University of Notre Dame

The Story of Notre Dame
Notre Dame: Foundations, 1842-1857 / by John Theodore Wack

Appendix I
The Date of the Foundation of
Notre Dame du Lac

Although relatively unessential to the course of events in the history of the University of Notre Dame, the exact date of Sorin's arrival at the lakes and lands of Notre Dame du Lac has some meaning for the historical celebrations of the foundation of the school. The earliest source, a letter of Sorin to Father Moreau, written shortly after the arrival of Sorin at Notre Dame states that they arrived at South Bend "on the eleventh day after our departure."{1} This means that the date of arrival was the 27th of November, 1842, since all sources indicate the day of departure to have been November 16. However, only one other source indicates that the date of arrival was November 27, but this is a most emphatic one: a note in the Scholastic for 1892-1893 states bluntly (and with no reason given for its presence there in the magazine) "Nov. 27, 1842, is the exact date of the Founding of Notre Dame."{2} Sorin, of course, was then still alive and in residence at Notre Dame.

November 27, however, is not the date given by Sorin in other years. In the first part of his "Chronicles," probably written around 1848, Sorin maintained that the party left St. Peter's farm on the 16th of November and arrived at the Lakes on November 26, 1842. In 1871, in an early issue of the Scholastic, Sorin himself told the story of his arrival at Notre Dame, claiming that he reached South Bend late in the afternoon of November 26. He went immediately to Notre Dame, toured the lakes, walking through the snow, and then returned to the home of Alexis Coquillard to spend the night. On the next day, he returned to the Lakes to begin his work.{4}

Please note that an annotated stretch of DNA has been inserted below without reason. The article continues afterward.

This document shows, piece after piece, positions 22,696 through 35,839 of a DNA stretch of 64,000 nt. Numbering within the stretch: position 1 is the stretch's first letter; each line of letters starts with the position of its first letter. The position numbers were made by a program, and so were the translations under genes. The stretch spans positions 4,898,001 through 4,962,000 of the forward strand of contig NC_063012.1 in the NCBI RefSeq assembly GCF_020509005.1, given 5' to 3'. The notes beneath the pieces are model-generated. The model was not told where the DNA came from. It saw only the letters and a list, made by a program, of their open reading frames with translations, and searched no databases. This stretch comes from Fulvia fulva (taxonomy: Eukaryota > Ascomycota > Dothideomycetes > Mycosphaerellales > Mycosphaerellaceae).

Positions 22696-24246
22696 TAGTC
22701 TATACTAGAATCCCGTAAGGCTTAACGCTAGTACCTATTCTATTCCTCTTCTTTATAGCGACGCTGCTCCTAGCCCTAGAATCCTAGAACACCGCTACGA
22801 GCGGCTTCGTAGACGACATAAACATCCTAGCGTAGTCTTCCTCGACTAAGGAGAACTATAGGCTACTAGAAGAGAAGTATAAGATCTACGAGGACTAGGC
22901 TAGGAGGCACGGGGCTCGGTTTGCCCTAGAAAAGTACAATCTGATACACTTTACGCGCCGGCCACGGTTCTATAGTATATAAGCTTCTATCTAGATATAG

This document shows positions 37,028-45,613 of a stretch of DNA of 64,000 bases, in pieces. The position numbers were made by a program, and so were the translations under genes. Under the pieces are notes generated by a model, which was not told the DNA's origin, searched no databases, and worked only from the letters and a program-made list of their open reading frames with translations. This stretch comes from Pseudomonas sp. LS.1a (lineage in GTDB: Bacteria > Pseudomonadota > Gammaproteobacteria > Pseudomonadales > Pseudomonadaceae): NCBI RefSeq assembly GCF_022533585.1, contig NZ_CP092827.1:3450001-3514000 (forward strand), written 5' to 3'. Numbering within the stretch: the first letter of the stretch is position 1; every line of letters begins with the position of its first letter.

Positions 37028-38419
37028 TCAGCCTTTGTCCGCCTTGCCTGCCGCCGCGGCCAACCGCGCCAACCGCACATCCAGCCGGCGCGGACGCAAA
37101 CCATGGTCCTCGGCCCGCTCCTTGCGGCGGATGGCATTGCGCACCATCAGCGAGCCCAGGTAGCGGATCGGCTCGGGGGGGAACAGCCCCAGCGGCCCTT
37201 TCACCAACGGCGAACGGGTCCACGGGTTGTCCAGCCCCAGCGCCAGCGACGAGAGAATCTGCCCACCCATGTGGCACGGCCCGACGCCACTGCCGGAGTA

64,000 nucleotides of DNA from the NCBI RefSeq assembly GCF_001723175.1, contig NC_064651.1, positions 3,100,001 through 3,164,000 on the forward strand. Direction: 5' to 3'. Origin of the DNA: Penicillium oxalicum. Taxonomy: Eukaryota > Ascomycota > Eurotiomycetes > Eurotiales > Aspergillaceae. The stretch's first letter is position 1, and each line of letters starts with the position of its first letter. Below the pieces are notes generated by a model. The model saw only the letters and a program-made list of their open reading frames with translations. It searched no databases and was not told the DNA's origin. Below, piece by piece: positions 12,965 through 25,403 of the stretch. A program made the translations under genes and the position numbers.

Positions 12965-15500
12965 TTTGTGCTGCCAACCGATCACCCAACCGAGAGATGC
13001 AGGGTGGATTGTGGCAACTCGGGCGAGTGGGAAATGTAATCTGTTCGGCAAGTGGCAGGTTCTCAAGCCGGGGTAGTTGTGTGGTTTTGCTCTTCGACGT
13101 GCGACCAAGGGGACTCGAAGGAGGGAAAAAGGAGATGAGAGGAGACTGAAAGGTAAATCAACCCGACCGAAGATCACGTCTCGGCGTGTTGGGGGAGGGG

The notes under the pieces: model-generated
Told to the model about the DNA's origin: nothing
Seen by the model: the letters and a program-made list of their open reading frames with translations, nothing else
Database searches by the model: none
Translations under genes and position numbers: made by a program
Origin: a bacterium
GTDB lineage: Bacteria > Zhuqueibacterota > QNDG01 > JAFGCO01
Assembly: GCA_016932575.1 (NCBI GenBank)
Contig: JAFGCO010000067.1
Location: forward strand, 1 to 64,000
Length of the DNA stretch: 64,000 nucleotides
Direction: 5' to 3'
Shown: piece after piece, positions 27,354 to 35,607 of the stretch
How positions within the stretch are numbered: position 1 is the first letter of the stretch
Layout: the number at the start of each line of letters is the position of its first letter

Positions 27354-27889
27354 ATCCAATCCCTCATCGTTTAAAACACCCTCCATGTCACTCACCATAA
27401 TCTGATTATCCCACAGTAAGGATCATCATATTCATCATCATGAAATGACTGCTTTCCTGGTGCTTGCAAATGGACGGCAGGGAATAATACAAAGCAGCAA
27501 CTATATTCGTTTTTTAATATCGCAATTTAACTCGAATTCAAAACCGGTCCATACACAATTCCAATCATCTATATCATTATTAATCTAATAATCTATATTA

This would seem to be the source of the later controversy, for most likely he first visited the site of his future college on the 26th and took actual possession on the 27th. In his letter to Moreau on December 5, Sorin may have miscounted the days of the journey as he did in his "Chronicles," or, as Father Hope has indicated, he may have numbered the days of the journey to include November 16 as the first day, thus the 26th would have been the eleventh day.{5} Nevertheless, neither date can be established as the exact date of the foundation of the University with any high degree of accuracy. November 26 is the date usually given for the foundation of the college and it will serve.

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